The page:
1980s state law banning nuclear disaster planning could soon be overturned

SEATTLE — A 34-year old Washington State law banning any preparation for nuclear attack could be overturned within the next few weeks, according to one of the sponsors of the bill.

Sen. Mark Miloscia (R) Federal Way told KIRO-7 Saturday's false alarm in Hawaii -- where text messages were sent by the state, falsely warning of a missile attack -- should convince lawmakers that a plan and a warning system should be a matter of urgency which should not be constrained by state law.

"It can be changed in two weeks. but, the governor and the Democrats need to move this bill forward," said Miloscia, who has been trying to overturn the law for a year. Miloscia said North Korea is on pace to develop a missile which could reach the Pacific Northwest coast within five years.

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​In 1984, the Legislature's vote was a symbolic way of putting Cold War-era nuclear disaster preparation in the rear-view mirror. The language that became law was a direct rebuke to the old fears of a Soviet threat to the U.S. -- which lawmakers figured -- was over.

The law states emergency planning for natural disasters shall "not include preparation for emergency evacuation or relocation of residents in anticipation of nuclear attack."

Dom Felix grew up in the Cold War era, and he says Saturday's false alarm alert in Hawaii should serve as a real warning to the people of Western Washington to have a real plan in case we ever face a real nuclear attack.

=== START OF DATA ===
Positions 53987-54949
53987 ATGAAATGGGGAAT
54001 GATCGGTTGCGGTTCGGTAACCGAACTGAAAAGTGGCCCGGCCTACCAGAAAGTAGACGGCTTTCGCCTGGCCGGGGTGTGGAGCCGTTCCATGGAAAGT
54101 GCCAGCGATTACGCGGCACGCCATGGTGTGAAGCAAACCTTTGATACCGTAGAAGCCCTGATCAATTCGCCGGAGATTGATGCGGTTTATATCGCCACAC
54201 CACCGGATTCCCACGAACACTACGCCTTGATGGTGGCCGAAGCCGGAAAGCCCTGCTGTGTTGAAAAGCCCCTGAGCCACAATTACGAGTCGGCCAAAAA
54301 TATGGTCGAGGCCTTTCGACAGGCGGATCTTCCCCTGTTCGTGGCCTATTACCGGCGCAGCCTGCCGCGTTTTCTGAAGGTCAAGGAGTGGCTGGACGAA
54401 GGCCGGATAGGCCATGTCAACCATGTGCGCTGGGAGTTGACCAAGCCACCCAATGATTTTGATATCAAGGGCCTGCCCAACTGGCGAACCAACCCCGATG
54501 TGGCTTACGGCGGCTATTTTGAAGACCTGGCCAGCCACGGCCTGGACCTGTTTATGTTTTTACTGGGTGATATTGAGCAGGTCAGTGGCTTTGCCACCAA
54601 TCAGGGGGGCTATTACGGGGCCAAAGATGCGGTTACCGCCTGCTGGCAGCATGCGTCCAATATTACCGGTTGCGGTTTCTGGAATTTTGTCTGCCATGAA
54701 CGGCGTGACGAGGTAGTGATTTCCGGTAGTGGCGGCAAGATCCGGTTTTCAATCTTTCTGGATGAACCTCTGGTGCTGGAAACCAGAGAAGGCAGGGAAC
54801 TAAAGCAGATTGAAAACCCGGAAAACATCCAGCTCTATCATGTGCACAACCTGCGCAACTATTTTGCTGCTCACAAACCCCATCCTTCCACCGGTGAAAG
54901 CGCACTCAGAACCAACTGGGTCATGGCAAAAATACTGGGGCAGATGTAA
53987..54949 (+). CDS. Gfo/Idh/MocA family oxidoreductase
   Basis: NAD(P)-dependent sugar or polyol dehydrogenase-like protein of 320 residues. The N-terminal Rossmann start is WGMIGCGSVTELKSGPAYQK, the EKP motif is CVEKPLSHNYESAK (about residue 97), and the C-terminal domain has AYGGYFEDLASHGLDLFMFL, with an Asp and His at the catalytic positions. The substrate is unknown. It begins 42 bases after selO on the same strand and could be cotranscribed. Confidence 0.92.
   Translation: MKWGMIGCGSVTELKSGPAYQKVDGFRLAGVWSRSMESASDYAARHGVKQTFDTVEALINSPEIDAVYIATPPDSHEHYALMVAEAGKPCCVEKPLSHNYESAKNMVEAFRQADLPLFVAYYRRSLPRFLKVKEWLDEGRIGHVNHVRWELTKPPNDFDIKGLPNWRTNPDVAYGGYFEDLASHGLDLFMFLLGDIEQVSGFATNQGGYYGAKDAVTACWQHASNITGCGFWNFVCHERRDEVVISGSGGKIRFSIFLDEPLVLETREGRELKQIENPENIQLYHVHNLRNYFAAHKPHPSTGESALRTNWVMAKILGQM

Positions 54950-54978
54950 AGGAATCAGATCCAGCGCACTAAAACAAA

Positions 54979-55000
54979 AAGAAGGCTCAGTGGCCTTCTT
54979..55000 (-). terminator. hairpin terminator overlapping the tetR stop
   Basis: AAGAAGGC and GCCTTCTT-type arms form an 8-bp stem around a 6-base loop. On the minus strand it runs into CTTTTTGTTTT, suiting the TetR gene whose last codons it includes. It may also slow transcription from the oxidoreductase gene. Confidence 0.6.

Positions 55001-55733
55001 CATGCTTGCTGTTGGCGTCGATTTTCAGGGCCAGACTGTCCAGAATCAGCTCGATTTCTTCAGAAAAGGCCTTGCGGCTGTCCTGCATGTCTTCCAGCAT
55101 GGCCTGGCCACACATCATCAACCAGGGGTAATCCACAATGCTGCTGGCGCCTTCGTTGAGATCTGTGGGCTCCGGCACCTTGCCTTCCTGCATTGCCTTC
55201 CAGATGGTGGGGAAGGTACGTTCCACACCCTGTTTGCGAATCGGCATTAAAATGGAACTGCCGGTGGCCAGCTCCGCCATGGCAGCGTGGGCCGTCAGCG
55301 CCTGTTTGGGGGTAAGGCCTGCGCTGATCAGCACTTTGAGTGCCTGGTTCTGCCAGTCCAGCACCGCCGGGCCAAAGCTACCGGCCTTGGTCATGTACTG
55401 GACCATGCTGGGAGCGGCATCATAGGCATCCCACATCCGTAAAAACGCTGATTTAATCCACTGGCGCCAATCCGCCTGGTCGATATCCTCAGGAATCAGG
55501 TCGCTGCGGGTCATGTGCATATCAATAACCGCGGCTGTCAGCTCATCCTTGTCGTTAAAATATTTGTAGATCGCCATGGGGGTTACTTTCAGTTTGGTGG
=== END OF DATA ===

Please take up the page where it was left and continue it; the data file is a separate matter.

"We should have a plan," he said. "I mean that seems like a no-brainer to me. I sat through classes when I was in school and we had nuclear readiness classes and part of being able to react well is you've got to know it's coming."

In the 1950s and 60s most parts of Washington State had a clear plan and places to shelter -- even bunkers built inside of Seattle bridges in case of nuclear disaster.

A shelter in North Seattle under the southbound lanes of I-5 on the Ravenna bridge -- which is now used by WSDOT for storage -- was a state of the art prototype for the country in the early 1960s with a capacity of 200, outfitted with decontamination showers lined with layers of concrete.

"The language in statute prohibits us now from planning for evacuations," said Robert Ezelle, with
Washington State Emergency Management.

"What happens if all the sudden we hear it over the TV, and your news broadcasts it?" asked Miloscia. "What happens there? Panic in the streets? People jumping into sewers? That's unconscionable that we're not prepared in Hawaii and it'll be unconscionable if it happens here."